Lost for words? Tips to overcome writer’s block

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A few nights ago I was having trouble dropping off to sleep. My mind was buzzing with ideas and as I lay in the darkness I began to formulate the opening paragraph of a blog post in my mind. I turned the words over and around, re-shaping the sentences and refining the language. I’m sure it was the perfect blog post, the only problem was, I didn’t write it down! Just before I dropped off to sleep, I vowed that I would get it all down in writing as soon as I woke up the next morning. Of course, the next morning I couldn’t remember one single word of this masterpiece.

Write something – anything

Whatever medium you prefer to use – notebook, laptop, tablet – open up a page and write some words. You don’t need to start at the beginning or write in sentences, bullet points can be expanded later.

Always carry a notebook and pen

I like the romantic notion of the aspiring writer with a moleskin notebook and green fountain pen, scribbling away in the corner of a cosy café. Take every opportunity to jot down and ideas that come into your head, or phrases overheard, as soon as possible or use the memo app on your phone. >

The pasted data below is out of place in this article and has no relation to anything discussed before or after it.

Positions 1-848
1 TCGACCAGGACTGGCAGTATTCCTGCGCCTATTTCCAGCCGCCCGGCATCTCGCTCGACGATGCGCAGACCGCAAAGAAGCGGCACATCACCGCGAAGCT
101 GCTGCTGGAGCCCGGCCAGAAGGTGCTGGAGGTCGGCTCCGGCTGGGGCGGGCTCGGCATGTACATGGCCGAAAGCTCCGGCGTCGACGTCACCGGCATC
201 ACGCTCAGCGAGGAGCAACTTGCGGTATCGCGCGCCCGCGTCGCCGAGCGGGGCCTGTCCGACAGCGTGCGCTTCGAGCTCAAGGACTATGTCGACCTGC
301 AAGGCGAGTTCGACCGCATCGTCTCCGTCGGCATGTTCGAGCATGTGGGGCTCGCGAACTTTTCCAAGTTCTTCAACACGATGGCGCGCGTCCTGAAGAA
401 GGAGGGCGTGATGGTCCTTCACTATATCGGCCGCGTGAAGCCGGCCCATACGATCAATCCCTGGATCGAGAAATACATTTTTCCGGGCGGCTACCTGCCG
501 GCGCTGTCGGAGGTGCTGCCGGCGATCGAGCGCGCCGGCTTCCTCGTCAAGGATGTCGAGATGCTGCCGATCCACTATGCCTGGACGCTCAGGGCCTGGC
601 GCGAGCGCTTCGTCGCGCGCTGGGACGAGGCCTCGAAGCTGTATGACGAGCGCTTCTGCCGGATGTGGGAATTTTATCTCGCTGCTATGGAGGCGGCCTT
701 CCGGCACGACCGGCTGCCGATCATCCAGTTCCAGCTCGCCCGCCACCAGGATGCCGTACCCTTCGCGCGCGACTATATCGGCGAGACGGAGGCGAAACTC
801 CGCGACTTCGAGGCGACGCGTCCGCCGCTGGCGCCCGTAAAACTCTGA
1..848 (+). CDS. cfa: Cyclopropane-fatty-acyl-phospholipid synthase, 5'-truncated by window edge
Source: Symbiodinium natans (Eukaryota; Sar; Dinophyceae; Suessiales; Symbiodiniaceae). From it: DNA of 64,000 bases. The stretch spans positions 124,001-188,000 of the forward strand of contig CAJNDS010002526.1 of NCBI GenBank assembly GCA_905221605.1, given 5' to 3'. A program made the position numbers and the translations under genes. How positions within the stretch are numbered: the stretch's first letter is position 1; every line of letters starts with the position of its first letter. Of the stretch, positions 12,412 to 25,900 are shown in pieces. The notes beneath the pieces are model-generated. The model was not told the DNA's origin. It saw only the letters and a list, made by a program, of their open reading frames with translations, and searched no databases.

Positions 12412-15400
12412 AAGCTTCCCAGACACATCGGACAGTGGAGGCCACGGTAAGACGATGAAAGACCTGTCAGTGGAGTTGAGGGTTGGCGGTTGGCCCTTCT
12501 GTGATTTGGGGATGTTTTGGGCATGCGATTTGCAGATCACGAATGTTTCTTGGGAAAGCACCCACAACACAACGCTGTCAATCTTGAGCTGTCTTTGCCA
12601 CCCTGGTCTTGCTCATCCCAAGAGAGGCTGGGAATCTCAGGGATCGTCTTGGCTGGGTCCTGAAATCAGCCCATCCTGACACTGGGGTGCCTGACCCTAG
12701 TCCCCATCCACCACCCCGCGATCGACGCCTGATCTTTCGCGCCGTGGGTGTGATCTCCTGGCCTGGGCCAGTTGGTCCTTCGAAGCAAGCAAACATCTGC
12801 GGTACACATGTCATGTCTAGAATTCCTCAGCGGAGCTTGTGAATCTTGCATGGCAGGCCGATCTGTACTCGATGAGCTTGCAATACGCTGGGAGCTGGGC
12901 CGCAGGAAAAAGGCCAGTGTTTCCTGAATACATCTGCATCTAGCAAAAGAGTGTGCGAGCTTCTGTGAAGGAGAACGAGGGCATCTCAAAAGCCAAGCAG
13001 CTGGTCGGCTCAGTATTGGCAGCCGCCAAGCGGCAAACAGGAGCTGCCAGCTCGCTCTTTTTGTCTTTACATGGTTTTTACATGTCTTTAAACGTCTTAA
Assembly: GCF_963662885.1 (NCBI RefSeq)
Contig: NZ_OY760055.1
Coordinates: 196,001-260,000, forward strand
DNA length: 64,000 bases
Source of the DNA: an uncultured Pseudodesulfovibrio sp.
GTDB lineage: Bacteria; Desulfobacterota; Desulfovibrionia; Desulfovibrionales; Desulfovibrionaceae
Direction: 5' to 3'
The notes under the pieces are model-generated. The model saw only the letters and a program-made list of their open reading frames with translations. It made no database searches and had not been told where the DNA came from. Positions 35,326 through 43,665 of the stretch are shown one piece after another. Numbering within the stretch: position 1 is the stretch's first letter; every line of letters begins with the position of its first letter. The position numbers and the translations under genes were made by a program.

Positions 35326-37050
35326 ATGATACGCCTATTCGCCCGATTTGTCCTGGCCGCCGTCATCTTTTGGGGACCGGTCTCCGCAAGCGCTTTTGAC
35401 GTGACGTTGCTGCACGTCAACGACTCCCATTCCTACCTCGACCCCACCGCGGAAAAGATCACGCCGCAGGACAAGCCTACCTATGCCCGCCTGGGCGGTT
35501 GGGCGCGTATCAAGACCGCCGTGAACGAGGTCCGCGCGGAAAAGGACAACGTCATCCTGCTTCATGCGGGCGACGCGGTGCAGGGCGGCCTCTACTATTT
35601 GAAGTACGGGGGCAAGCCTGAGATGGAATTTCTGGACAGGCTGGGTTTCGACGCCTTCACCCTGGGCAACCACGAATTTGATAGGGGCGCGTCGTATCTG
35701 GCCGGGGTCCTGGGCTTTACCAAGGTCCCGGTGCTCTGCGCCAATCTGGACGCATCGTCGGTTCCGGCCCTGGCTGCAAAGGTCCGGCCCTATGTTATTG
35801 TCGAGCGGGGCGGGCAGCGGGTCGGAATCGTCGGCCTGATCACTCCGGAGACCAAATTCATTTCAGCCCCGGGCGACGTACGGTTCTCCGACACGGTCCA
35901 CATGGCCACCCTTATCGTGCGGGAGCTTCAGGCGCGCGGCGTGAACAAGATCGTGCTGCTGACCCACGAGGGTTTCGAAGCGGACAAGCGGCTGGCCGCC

Use handwriting

I was horrified the other day when I read an article in The Guardian which said that one-third of teenagers had never written a letter. What do they teach them in schools nowadays? Being a bit old-fashioned (and old!) I have to confess that I do like writing things down. If you’re staring at the flashing cursor, put the keyboard to one side and write with a pen on paper. This method always works for me. In fact, I started writing this blog post in one of my favourite orange notebooks, using a pencil. I’ve got a bit of a thing about writing in pencil…

Go for a walk

Another one of my failsafe methods to order your thoughts and clear the mind. Put on a pair of comfy shoes and wrap up warm if necessary, then get outside into the fresh air. Go on your own if possible, empty your mind and simply walk. You don’t have to go far, trudge round the streets if necessary or feed the ducks in the local park. By the time you return home your subconscious mind will have mulled over the myriad of facts revolving in your mind and you’ll be ready to get these down on paper.

Begin at the end

If you’re having trouble getting started, perhaps deliberating too long over the exact wording of the opening sentence, start further on – plunge straight into the next chapter or section.

I hope that these tips help you when you are sitting facing the blank white page. I’ll leave you with one final thought. If one day you find ‘the muse’ is with you, the words are flowing and the ideas are buzzing – don’t stop! Keep writing, typing, recording on your phone, whatever it takes, keep going until you have noted down all your ideas – they can easily be refined later.

 

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Beat writer’s block by writing in pencil!

 

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